Is getting high on Klonopin or abusing other benzodiazpeines a big problem?
The opioid epidemic, driven primarily by highly addictive prescription painkillers, takes up most of the drug-related media coverage. However, benzodiazepines like Xanax, Valium and especially Klonopin, are extremely addictive sedatives. They are also widely prescribed and potentially lethal when misused or abused.
The New England Journal of Medicine estimates the number of people using benzodiazepines like Klonopin increased from 8 million to 14 million between 1996 and 2013. Additionally, these statistics do not include the illicit market for Klonopin or its generic form.
Benzodiazepines, sometimes referred to as “Benzos,” are an incredibly dangerous class of drugs, and the National Institutes of Health (NIH) reports that 30 percent of all opioid overdoses also involve a substance like Klonopin.
What is Klonopin?
Klonopin is actually the brand name of the generic drug Clonazepam. This medication is commonly used as an anti-epileptic prescribed to treat seizures.
Because it is a central nervous system suppressant that slows brain activity by promoting the production of the neurotransmitter GABA, it’s also approved to treat panic disorders and anxiety.
Due to the drug’s effects on the mind and body, Klonopin and other benzos are sometimes used as off-label prescription medications for sleeping disorders and alcohol withdrawal, according to the National Alliance on Mental Illness (NAMI).
Klonopin is quite effective in treating seizure disorders and epilepsy, which are caused by rapid firing neurons in the brain. Increasing the amount of GABA in the brain helps slow these neurons down.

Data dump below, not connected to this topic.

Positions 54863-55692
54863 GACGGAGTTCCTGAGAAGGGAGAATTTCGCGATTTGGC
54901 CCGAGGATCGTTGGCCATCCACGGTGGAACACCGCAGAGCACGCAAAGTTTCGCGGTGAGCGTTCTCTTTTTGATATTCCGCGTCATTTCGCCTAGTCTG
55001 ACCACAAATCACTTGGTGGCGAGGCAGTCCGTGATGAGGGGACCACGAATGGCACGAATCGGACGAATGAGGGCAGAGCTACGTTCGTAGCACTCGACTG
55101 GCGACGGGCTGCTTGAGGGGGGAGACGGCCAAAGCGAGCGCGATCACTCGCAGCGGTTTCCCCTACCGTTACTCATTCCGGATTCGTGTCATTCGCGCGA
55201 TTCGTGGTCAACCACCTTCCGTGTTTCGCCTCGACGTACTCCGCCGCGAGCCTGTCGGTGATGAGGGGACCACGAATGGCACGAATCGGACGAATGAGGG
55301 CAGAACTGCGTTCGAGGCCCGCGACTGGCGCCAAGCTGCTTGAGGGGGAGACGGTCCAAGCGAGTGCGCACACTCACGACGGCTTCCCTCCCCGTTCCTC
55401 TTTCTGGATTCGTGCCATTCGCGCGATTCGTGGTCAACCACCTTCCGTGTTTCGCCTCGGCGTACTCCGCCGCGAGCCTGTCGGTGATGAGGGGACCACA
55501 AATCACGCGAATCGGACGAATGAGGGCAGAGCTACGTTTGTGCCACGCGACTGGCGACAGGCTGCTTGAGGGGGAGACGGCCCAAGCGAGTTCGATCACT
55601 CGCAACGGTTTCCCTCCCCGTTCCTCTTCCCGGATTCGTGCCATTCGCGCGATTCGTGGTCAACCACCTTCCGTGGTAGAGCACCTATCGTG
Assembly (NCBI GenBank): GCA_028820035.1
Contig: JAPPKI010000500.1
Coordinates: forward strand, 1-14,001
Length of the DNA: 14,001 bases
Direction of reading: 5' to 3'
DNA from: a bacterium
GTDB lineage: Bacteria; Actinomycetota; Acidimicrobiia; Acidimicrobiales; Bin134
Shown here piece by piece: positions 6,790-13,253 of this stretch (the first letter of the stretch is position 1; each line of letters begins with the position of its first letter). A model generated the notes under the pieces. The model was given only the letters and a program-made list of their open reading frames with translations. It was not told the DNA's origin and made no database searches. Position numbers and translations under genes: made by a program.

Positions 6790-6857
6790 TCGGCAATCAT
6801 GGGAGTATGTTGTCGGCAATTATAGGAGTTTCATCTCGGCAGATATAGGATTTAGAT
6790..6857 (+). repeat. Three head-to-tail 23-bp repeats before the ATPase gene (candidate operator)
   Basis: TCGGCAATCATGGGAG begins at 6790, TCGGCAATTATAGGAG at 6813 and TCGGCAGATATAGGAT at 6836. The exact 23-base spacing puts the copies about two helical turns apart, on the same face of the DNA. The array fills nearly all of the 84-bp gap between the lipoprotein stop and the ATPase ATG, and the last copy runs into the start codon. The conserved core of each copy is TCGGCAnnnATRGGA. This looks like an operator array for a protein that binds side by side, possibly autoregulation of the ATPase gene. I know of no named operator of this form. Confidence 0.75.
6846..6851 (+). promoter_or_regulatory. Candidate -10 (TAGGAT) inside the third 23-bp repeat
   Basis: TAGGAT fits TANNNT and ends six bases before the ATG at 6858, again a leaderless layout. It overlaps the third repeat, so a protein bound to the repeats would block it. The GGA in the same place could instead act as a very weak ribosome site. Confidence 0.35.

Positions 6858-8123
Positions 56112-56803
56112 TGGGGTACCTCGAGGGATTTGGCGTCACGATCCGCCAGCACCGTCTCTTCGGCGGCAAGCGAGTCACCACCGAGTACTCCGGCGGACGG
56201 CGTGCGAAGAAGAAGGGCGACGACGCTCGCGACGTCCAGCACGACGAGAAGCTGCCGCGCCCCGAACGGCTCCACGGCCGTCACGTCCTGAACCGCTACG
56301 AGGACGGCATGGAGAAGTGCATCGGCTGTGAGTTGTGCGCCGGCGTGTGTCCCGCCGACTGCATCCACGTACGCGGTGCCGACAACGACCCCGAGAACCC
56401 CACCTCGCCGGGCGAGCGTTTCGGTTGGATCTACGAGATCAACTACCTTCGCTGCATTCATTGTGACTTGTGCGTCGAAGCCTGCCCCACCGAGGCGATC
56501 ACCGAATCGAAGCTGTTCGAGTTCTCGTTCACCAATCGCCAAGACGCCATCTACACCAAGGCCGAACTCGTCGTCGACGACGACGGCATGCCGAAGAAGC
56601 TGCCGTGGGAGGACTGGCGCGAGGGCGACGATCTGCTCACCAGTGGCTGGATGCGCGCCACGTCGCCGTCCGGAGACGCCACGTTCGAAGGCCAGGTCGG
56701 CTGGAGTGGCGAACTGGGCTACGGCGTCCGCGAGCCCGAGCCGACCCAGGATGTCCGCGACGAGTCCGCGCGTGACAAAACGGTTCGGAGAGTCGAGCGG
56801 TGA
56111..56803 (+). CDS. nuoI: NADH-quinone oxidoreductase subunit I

GABA is known to produce a tranquilizing effect, which, as noted above, is why people with anxiety or panic disorders also benefit from using it.
Klonopin or Clonazepam tends to stay in the system longer than other types of benzodiazepines, taking about four hours for the body to process it. Depending on a person’s dosage, or in the case of abusing Klonopin, people may feel the effects linger for up to 12 hours.
Long-term Klonopin use when prescribed by physician, or especially when misused or abused, will result in a tolerance to the drug’s effects. This means a person will need to take more of it to experience the benefits or to achieve a “Klonopin high.”
This tolerance can occur very quickly and develop into dependency, followed by addiction. If this happens, it could result in severe physical and mental health issues.
Why Do People Use Klonopin to Get High?
The effects of clonazepam on the central nervous system slows the mind and body down, leading to feelings of calm or relaxation. If misused by taking more than the prescribed dosage, these effects are intensified and can be similar to being drunk or stoned on marijuana.
People abusing Klonopin to get high recreationally may be taking the drug for any number of reasons, claiming that it just makes them feel good. In fact, though, clonazepam is not typically a “club” or party drug because it’s so sedating.
It may be that some people are self-medicating symptoms of undiagnosed depression, anxiety, post-traumatic stress disorder, or other mental health issues.
Whatever the case might be, this is incredibly risky behavior because Klonopin is so habit forming, which increases the likelihood of dependency and addiction.